My trip to the Mandrake Web site was, well, interesting. I was unable to determine if this patch is available for the Mandrake version of Linux. The site was filled with self-congratulatory rhetoric and an equal amount of anti-Microsoft propaganda, but very little in the way of technical support and not a single phone number.
The "anti-Microsoft propaganda" on the Linux-Mandrake web site is rather hard to find. And those who have actually contacted MandrakeSoft know that the company tends to be very highly responsive to its users. If you want free technical support, you can certainly join one of the mailing lists and probably get your question answered. Nonetheless, this particular piece is not entirely without merit. The Linux community should work at making it easier to solve problems. Many resources are there (see, for example, the Linuxcare support database), but many things are still harder than they should be.
The above is an impressive array of negative press. Such press, however, has been most notable by its absence. Windows, after all, probably sees more attacks than this on its best days. We can probably expect to see more negative press as Linux continues to gain users and mindshare. Consider it an opportunity to see and respond to the misunderstandings of Linux and free software in general.
Bruce Perens moves to HP. Bruce Perens has announced that he has a new job - with Hewlett-Packard. In itself, this move is just another Linux personality making a career move. It is interesting, though, in what it indicates for the Linux business environment in general.
Bruce's new job at HP will involve being an activist for Linux, both internally and externally. The internal job will be the harder one; he'll have to work to promote the spread of open source throughout the company, to get it to release more software, and in general to keep HP honest with respect to free software. HP is a huge company, and this task could keep Bruce busy for a long time.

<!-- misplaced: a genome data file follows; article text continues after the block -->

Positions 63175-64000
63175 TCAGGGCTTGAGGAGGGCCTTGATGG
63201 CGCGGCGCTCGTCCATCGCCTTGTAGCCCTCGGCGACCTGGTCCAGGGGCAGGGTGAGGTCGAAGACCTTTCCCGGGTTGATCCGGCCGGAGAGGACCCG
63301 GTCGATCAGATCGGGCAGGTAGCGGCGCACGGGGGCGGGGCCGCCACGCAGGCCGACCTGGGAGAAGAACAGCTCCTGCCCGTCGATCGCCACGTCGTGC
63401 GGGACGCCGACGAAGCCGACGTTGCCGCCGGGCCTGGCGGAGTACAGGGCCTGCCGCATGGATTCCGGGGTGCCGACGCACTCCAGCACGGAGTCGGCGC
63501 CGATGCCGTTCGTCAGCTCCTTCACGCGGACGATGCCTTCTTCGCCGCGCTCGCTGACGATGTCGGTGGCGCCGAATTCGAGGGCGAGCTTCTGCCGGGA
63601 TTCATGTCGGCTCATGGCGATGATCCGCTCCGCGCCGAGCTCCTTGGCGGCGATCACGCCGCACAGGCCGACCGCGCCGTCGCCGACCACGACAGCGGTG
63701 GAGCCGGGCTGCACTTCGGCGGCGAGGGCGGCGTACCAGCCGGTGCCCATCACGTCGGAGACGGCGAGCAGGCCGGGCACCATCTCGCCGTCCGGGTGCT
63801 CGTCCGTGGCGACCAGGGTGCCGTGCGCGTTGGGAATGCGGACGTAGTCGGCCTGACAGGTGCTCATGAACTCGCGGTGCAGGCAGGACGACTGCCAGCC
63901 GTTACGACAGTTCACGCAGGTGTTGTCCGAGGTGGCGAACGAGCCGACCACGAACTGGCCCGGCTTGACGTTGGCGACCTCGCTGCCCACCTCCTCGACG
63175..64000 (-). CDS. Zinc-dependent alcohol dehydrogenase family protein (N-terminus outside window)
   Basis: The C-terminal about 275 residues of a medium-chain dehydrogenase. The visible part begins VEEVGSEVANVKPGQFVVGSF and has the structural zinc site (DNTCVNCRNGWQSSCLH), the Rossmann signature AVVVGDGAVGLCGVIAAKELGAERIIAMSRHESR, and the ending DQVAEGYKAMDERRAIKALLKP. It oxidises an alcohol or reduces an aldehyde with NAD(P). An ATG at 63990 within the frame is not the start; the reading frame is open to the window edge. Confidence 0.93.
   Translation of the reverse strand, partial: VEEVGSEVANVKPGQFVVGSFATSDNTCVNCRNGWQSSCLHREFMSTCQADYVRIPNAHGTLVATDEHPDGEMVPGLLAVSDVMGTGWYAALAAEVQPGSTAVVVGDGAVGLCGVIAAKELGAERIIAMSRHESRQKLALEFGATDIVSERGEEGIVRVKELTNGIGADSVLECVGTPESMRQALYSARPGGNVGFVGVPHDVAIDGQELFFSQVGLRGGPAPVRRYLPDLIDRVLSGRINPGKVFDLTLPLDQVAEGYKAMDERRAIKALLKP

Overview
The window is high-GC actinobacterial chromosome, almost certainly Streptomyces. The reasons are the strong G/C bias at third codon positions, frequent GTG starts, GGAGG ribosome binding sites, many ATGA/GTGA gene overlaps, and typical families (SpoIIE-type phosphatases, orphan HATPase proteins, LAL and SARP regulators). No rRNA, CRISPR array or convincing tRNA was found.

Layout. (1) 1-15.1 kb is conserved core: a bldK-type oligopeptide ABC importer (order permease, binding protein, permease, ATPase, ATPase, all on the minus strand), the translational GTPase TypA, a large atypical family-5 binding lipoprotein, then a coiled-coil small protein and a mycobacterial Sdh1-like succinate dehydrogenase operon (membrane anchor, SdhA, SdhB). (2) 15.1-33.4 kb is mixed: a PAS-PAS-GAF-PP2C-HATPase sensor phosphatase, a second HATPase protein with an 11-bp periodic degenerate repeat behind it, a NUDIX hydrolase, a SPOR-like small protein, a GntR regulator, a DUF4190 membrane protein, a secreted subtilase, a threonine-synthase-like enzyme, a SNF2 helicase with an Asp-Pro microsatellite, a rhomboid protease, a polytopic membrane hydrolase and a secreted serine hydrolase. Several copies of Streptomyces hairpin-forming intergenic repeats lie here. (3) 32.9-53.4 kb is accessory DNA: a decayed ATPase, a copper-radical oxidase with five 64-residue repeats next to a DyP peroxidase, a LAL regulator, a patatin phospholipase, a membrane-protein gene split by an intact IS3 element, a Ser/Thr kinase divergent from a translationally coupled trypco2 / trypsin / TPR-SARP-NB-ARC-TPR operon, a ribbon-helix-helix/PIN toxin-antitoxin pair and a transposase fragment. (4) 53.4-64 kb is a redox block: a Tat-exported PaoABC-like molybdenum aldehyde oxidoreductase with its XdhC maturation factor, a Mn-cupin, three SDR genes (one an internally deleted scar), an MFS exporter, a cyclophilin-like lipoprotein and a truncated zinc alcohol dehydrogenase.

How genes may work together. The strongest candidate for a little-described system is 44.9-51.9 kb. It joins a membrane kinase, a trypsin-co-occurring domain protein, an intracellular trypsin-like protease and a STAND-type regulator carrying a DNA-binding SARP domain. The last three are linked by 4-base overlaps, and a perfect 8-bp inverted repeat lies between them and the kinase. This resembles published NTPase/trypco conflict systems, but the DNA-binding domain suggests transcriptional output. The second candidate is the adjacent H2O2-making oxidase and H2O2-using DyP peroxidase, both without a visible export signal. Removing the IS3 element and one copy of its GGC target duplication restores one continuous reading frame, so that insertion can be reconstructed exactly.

Bruce, of course, has been part of the Linux community for many years. He was an early leader of the Debian project, a founding member of the Open Source Initiative, the first leader of the Linux Standard Base project, and also the author of packages such as busybox. His contributions over the years have been numerous, even if he has managed to step on a few toes in the process.
His most recent position was at the head of the Linux Capital Group, a venture firm which made investments in startup Linux companies. The Group got into the game a little late, however, and only managed to make investments in a couple of companies; the best known of those is Progeny Linux Systems. The climate in the stock market since last April has not been particularly friendly to Linux investors, and the Linux Capital Group has stopped funding new companies. With little to do there, Bruce concluded that it was time to move on to something a little more secure.
The shutdown of the Linux Capital Group highlights an already well-known fact: the capital markets are currently an overtly hostile place. Not long ago, a company with a decent idea for a free software business could be almost sure of obtaining funding. Even not-so-decent ideas often got a warm reception. Many new Linux companies popped up in that era, and many of them are still with us.
But it is now a much harder time to start a Linux business. Getting the money to grow beyond a handful of people is a difficult proposition. What that means is that, until the situation changes, the companies that exist now are it - don't expect to see too many new ones in the near future.
What we will see, clearly, is a lot more of large, established companies like HP. Some observers have said for years that the ultimate winners in the Linux business arena will be the established computing companies. Once they wake up to Linux, their resources and mindshare will prove hard to beat. HP, by hiring Bruce, has shown that it is waking up. Many others (IBM, SGI, Dell, Compaq, Oracle, etc.) are showing increasing interest.
As the Linux market develops, those companies (and others) are going to want a piece of it. Expect to see more of them trying to hire high-profile Linux hackers before too long. There is, increasingly, real money at stake. There will be real competition to go along with it.
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December 7, 2000